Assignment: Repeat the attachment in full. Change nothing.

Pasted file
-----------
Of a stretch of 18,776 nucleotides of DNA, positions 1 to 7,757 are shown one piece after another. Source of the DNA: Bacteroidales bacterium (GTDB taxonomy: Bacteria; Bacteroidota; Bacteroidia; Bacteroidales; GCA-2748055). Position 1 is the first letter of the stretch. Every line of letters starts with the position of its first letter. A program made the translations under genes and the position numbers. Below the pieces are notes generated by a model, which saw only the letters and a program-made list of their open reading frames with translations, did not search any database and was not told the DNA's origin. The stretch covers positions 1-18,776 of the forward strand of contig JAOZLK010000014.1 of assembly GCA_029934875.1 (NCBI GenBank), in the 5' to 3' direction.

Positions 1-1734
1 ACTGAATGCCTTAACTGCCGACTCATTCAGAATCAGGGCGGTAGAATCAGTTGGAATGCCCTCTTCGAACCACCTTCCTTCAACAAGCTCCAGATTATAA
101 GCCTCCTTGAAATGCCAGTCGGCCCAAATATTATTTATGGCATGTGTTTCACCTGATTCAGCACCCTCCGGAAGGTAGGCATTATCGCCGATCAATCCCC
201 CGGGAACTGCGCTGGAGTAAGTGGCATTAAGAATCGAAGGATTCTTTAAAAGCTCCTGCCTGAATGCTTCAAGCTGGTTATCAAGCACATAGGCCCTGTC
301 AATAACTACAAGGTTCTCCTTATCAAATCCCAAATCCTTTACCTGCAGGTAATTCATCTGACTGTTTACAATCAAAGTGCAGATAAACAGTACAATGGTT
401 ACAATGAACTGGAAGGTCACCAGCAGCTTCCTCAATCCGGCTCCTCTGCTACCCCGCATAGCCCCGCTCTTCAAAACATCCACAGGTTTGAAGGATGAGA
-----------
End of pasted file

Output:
Of a stretch of 18,776 nucleotides of DNA, positions 1 to 7,757 are shown one piece after another. Source of the DNA: Bacteroidales bacterium (GTDB taxonomy: Bacteria; Bacteroidota; Bacteroidia; Bacteroidales; GCA-2748055). Position 1 is the first letter of the stretch. Every line of letters starts with the position of its first letter. A program made the translations under genes and the position numbers. Below the pieces are notes generated by a model, which saw only the letters and a program-made list of their open reading frames with translations, did not search any database and was not told the DNA's origin. The stretch covers positions 1-18,776 of the forward strand of contig JAOZLK010000014.1 of assembly GCA_029934875.1 (NCBI GenBank), in the 5' to 3' direction.

Positions 1-1734
1 ACTGAATGCCTTAACTGCCGACTCATTCAGAATCAGGGCGGTAGAATCAGTTGGAATGCCCTCTTCGAACCACCTTCCTTCAACAAGCTCCAGATTATAA
101 GCCTCCTTGAAATGCCAGTCGGCCCAAATATTATTTATGGCATGTGTTTCACCTGATTCAGCACCCTCCGGAAGGTAGGCATTATCGCCGATCAATCCCC
201 CGGGAACTGCGCTGGAGTAAGTGGCATTAAGAATCGAAGGATTCTTTAAAAGCTCCTGCCTGAATGCTTCAAGCTGGTTATCAAGCACATAGGCCCTGTC
301 AATAACTACAAGGTTCTCCTTATCAAATCCCAAATCCTTTACCTGCAGGTAATTCATCTGACTGTTTACAATCAAAGTGCAGATAAACAGTACAATGGTT
401 ACAATGAACTGGAAGGTCACCAGCAGCTTCCTCAATCCGGCTCCTCTGCTACCCCGCATAGCCCCGCTCTTCAAAACATCCACAGGTTTGAAGGATGAGA